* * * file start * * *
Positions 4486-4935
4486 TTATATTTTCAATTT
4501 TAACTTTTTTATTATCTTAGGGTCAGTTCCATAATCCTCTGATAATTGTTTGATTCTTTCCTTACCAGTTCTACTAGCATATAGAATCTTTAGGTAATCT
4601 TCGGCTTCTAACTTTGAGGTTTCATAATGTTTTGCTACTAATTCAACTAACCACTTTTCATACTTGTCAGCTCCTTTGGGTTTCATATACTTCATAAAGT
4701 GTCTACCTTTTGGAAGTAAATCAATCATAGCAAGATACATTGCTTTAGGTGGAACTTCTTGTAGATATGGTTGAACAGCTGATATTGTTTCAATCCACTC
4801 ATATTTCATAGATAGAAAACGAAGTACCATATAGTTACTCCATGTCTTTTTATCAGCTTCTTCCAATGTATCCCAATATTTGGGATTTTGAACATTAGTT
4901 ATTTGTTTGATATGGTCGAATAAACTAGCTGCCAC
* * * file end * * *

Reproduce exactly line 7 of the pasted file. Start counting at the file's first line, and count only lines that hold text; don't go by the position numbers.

4901 ATTTGTTTGATATGGTCGAATAAACTAGCTGCCAC